Student Services » Freshman Year

Freshman Year

Freshman year is a time of transition and discovery. The rigors of high school may provide similar roadblocks faced in junior high; however, the student has developed strategies to tackle these adverse events with a more experienced and confident mindset.


One of the most important discoveries during freshman year is learning the difference between work completion and learning. Students begin to think critically about the information they are exposed to and recognize the need to learn and apply the same information beyond a test or assignment.


During this year, it is important for students to seek out opportunities and experiences in order to narrow their field of interest and strengthen their beliefs. This is a critical year for students to discover the importance of a positive high school experience as it relates to opportunities and options for college and beyond.


With emphasis on the Gospel Values of Wellness and Respect, the Student Services Department is committed to ensuring freshmen students care for and respect the entire self, in addition to the life and dignity of others in thought, word and action.


Wellness: Caring for and respecting the entire self – body, mind, heart, and soul.

  • “Do you not know that you are the temple of God, and that the Spirit of God dwells in you?” (1 Corinthians 3:16)

Respect: Respecting the life and dignity of myself and each person in thought, word and action.

  • “Give honor to all, love the community, fear God, honor the king.” (1 Peter 2:17)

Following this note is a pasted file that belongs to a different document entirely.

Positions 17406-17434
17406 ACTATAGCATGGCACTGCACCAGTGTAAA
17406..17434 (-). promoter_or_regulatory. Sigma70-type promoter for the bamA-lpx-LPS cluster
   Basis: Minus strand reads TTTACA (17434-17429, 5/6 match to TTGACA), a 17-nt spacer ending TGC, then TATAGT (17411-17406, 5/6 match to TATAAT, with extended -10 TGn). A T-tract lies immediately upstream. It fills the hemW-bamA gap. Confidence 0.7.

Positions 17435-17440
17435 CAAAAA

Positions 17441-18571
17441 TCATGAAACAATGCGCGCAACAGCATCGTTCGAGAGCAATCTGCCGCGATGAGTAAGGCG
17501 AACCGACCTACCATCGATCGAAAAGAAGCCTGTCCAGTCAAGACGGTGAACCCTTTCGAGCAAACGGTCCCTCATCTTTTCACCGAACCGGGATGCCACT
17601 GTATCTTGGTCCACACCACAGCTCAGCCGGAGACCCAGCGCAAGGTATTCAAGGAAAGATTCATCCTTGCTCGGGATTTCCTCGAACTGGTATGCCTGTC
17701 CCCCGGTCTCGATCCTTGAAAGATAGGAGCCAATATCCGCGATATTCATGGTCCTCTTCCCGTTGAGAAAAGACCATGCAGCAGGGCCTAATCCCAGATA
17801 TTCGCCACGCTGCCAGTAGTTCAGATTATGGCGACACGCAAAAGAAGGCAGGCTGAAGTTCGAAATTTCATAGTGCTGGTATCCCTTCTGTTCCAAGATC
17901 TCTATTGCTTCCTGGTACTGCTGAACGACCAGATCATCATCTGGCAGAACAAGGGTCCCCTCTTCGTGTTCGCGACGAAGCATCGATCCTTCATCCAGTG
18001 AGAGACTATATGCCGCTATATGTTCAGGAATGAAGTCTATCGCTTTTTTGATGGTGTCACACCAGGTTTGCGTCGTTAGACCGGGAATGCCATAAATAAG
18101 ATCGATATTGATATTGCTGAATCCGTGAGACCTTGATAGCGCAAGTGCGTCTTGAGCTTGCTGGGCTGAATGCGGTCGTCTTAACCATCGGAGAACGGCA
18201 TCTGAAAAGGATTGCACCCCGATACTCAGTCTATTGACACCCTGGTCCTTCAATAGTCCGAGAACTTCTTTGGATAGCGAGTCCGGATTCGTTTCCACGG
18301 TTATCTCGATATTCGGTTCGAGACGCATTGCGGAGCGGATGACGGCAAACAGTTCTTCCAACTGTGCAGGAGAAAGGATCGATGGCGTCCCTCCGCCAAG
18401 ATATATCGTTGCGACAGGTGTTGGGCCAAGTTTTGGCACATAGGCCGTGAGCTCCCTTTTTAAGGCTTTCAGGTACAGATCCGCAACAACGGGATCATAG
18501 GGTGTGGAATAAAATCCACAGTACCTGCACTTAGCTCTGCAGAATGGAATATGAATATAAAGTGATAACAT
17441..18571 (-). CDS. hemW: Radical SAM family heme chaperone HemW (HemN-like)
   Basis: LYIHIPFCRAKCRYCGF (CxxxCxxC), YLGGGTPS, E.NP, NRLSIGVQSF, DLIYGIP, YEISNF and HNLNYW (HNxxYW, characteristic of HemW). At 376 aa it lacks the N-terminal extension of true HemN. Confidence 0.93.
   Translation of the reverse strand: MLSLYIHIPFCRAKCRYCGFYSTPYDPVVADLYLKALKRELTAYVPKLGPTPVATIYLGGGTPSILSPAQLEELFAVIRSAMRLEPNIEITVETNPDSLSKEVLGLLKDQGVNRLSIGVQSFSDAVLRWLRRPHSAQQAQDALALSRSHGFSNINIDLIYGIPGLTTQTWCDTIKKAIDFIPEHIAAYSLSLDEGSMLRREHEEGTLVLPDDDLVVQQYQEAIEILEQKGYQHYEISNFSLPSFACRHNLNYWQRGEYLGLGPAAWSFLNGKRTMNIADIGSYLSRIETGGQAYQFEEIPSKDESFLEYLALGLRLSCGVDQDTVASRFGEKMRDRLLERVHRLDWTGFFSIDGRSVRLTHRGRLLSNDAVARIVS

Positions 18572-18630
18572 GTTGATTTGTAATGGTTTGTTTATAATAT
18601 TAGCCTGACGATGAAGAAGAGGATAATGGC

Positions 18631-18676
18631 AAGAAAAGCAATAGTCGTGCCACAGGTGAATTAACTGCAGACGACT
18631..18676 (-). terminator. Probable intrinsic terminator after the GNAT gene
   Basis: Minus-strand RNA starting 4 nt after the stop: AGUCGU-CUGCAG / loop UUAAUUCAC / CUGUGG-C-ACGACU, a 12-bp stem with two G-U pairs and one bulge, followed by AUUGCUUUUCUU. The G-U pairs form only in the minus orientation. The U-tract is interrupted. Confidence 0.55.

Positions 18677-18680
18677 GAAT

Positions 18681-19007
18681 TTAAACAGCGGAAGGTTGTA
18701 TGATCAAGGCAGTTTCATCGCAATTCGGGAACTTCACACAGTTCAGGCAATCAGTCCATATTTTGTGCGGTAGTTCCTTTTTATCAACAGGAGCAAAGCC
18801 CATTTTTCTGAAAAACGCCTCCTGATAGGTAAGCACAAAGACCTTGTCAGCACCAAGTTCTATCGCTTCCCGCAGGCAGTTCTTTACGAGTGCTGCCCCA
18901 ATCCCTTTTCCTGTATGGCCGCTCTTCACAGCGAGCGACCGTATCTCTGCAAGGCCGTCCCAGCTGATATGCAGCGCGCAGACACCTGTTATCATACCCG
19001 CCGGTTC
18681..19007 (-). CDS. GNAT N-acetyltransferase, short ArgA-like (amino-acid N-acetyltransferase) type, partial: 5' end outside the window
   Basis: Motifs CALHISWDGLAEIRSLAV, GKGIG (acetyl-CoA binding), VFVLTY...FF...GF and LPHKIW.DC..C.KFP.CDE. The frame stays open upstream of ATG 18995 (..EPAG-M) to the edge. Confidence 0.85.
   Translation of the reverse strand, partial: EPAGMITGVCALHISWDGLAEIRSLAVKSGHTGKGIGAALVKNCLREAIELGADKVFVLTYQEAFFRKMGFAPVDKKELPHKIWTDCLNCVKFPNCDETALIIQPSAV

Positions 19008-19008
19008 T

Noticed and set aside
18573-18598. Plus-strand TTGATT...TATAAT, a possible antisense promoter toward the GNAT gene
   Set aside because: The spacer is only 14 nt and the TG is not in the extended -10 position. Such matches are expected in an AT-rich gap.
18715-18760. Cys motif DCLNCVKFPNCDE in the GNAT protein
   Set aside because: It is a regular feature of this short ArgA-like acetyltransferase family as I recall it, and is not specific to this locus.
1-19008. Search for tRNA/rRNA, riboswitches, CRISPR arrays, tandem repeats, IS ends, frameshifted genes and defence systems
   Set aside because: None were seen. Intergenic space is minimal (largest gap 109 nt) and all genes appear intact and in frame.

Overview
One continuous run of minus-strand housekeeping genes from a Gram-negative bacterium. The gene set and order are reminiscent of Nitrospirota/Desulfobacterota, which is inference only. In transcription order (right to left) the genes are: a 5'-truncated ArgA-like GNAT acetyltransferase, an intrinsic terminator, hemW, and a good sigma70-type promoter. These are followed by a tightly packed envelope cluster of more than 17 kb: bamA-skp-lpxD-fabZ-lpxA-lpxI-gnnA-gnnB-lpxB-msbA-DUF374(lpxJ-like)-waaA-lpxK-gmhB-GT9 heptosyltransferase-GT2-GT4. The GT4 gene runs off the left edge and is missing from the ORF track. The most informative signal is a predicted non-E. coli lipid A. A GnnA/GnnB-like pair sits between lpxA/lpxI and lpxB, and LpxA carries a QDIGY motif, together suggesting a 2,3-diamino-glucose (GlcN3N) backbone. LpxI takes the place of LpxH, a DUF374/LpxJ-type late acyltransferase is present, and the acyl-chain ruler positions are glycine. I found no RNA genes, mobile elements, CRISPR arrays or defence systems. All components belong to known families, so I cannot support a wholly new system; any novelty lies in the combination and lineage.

Student Responsibilities

  • Consider the courses you chose and decide if the right choices were made. Students want to be sufficiently challenged, but not overwhelmed. It’s important to take challenging courses, but it is just as important to face challenges with a Growth Mindset in order to persevere, learn, and grow. 
  • Look at the school’s clubs, activities, sports, and classes. The beginning of the school year is the best time for exploring interests. Once you decide what to try, the next step is finding out how to get involved in those activities and organizations. Students who did not like what they were doing this year should make a change. Try something new. It’s impossible to know if something is liked, until it is tried.
  • Start looking into scholarships. They are out there for freshmen, sophomores, juniors and seniors. Write down the deadlines and stay on top of them. Don’t wait to see how much school costs.
  • Make a commitment to work hard for the good grades. If help is needed, seek that help before falling behind.
  • Do the homework and try hard whether the teacher and the class are liked or not. It’s good practice for a future career to try to get along with people of all types. Plus, teachers are where college recommendation letters come from!
  • Build a great vocabulary. READ. READ. READ. Doing well on the PSAT, ACT and SAT all require a good vocabulary. It is much easier to build this slowly and naturally than to cram it. Reading will also help with writing, thinking, and speaking.
  • Stay organized. One of the easiest ways to keep from getting stressed is to keep everything organized. Organized people can avoid those feelings of dread that they missed an exam or homework assignment.
  • Work on a unique skill or develop a unique mindset. Determine to be really good at something, and set aside some time for it each week. Expand personal knowledge by surfing wherever current whims and inspirations may lead: become an expert on the Black Plague or knot tying. Learn to make sushi. Learning new things can be fun and exciting.
  • Don’t put anything on social media that is embarrassing or even potentially embarrassing. Give it the grandma check. If a post is not something grandma (or the admissions director of a favorite college) should see or read, don’t post it.
  • Make smart decisions. One dumb mistake can lead to a ruined life.
  • Maintain a positive attitude. Not just at the beginning of the year, but all the way through it. Positivity will help with your personal relationships and towards getting things done.
  • Be nice to your parents. They mean well and want the best for you.